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Early and middle holocene hunter-gatherer occupations in western Amazonia: the hidden shell middens.

Lombardo U, Szabo K, Capriles JM, May JH, Amelung W, Hutterer R, Lehndorff E, Plotzki A, Veit H - PLoS ONE (2013)

Bottom Line: Multidisciplinary research in forest islands situated in seasonally-inundated savannahs has revealed stratified shell middens produced by human foragers as early as 10,000 years ago, making them the oldest archaeological sites in the region.Based on multiple lines of evidence, including radiocarbon dating, sedimentary proxies (elements, steroids and black carbon), micromorphology and faunal analysis, we demonstrate the anthropogenic origin and antiquity of these sites.The existence of early hunter-gatherer sites in the Bolivian lowlands sheds new light on the region's past and offers a new context within which the late Holocene "Earthmovers" of the Llanos de Moxos could have emerged.

View Article: PubMed Central - PubMed

Affiliation: Institute of Geography, University of Bern, Bern, Switzerland.

ABSTRACT
We report on previously unknown early archaeological sites in the Bolivian lowlands, demonstrating for the first time early and middle Holocene human presence in western Amazonia. Multidisciplinary research in forest islands situated in seasonally-inundated savannahs has revealed stratified shell middens produced by human foragers as early as 10,000 years ago, making them the oldest archaeological sites in the region. The absence of stone resources and partial burial by recent alluvial sediments has meant that these kinds of deposits have, until now, remained unidentified. We conducted core sampling, archaeological excavations and an interdisciplinary study of the stratigraphy and recovered materials from three shell midden mounds. Based on multiple lines of evidence, including radiocarbon dating, sedimentary proxies (elements, steroids and black carbon), micromorphology and faunal analysis, we demonstrate the anthropogenic origin and antiquity of these sites. In a tropical and geomorphologically active landscape often considered challenging both for early human occupation and for the preservation of hunter-gatherer sites, the newly discovered shell middens provide evidence for early to middle Holocene occupation and illustrate the potential for identifying and interpreting early open-air archaeological sites in western Amazonia. The existence of early hunter-gatherer sites in the Bolivian lowlands sheds new light on the region's past and offers a new context within which the late Holocene "Earthmovers" of the Llanos de Moxos could have emerged.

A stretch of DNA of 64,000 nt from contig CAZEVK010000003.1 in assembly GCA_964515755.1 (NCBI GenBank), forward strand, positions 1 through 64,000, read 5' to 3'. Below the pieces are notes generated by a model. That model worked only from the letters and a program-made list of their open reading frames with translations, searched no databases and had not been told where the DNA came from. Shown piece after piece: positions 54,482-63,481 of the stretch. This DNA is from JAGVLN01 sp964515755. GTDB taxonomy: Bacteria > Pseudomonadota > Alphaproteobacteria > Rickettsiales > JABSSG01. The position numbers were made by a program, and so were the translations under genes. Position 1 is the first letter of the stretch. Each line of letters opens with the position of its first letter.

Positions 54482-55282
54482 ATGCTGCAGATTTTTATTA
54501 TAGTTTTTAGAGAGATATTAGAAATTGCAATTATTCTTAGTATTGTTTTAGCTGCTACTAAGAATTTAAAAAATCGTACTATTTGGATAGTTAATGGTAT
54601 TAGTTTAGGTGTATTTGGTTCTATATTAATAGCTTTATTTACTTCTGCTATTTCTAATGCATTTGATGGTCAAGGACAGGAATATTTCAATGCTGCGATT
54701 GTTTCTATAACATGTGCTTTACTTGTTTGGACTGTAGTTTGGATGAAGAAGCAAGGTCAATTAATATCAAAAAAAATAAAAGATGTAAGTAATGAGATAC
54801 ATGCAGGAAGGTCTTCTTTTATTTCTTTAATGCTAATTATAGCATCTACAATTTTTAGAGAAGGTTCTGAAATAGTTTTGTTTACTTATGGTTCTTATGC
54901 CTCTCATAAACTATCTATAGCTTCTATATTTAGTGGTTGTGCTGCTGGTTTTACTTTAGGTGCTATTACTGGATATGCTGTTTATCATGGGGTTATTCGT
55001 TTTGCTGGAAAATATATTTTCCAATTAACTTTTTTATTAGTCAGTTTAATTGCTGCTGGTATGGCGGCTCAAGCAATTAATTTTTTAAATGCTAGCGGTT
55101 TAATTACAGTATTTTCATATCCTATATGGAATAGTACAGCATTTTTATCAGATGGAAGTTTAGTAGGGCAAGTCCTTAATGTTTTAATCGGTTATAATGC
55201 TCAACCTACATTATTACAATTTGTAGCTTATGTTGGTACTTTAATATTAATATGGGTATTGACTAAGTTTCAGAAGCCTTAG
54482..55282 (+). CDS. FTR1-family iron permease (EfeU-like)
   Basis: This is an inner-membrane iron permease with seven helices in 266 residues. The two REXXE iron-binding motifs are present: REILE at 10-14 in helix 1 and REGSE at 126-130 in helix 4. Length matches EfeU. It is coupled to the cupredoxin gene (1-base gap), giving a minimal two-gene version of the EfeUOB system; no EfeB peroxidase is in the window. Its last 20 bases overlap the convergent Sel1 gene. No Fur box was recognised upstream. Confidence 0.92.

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Steroid inventory of SM1.Single steroid abundance is expressed as percentage of total steroid amount. Cholesterol, ß-stigmasterol and b-Sitosterol occur in meat and plant tissues, while coprostanol, epicoprostanol and ß-coprostan mostly result from the digestion process of omnivores (for method details and IUPAC names see Text S1).
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pone-0072746-g008: Steroid inventory of SM1.Single steroid abundance is expressed as percentage of total steroid amount. Cholesterol, ß-stigmasterol and b-Sitosterol occur in meat and plant tissues, while coprostanol, epicoprostanol and ß-coprostan mostly result from the digestion process of omnivores (for method details and IUPAC names see Text S1).

Mentions: The analysis of steroids as specific markers for faeces points to omnivore sources, with coprostanol, a biomarker for human presence [50]–[53], dominating the main steroid fraction in the SM1 profile (Fig. 7, 8). Significant enrichment of coprostanol within the steroid pattern, preferentially produced by the human digestion apparatus, is found in zones III and VII. According to similar findings in Amazonian anthrosols [50], these data reveal an elevated input of human faeces in the shell midden. The shell midden also has a high content of benzene polycarboxylic acids (BPCAs), which serve as markers for black carbon, the residue of incomplete biomass combustion [45], [46]. The average black carbon content in Units III-VII is about 2.3 times greater than in the paleosol (Table 2) and its contribution to organic matter increases with depth. However, the content of black carbon relative to organic matter is higher in the paleosol than in the mound. Sediment multi-element analysis (Table 3) shows a sharp difference in the element assemblage between the paleosol and the midden due to the relative amounts of P, Ca, Al and Si; and between units I and units III–VII mainly due to the relative amounts of shell derived carbonates. The highest values of P are found at the bottom of the profile (unit VII), which coincides with the lowest values of Ca.